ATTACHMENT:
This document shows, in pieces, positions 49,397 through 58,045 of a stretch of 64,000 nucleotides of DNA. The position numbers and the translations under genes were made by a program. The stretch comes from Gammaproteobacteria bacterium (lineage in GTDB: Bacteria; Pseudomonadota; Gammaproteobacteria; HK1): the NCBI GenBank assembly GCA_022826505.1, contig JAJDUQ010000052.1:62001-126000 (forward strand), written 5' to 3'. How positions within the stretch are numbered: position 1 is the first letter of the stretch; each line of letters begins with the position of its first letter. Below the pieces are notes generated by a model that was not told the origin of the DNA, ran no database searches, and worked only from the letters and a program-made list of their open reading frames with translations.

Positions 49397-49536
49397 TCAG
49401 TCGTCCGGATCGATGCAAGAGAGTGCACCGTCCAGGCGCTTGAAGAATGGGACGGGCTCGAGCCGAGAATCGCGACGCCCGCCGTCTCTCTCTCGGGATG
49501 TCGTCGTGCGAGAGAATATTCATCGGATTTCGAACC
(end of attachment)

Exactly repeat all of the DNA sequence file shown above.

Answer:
This document shows, in pieces, positions 49,397 through 58,045 of a stretch of 64,000 nucleotides of DNA. The position numbers and the translations under genes were made by a program. The stretch comes from Gammaproteobacteria bacterium (lineage in GTDB: Bacteria; Pseudomonadota; Gammaproteobacteria; HK1): the NCBI GenBank assembly GCA_022826505.1, contig JAJDUQ010000052.1:62001-126000 (forward strand), written 5' to 3'. How positions within the stretch are numbered: position 1 is the first letter of the stretch; each line of letters begins with the position of its first letter. Below the pieces are notes generated by a model that was not told the origin of the DNA, ran no database searches, and worked only from the letters and a program-made list of their open reading frames with translations.

Positions 49397-49536
49397 TCAG
49401 TCGTCCGGATCGATGCAAGAGAGTGCACCGTCCAGGCGCTTGAAGAATGGGACGGGCTCGAGCCGAGAATCGCGACGCCCGCCGTCTCTCTCTCGGGATG
49501 TCGTCGTGCGAGAGAATATTCATCGGATTTCGAACC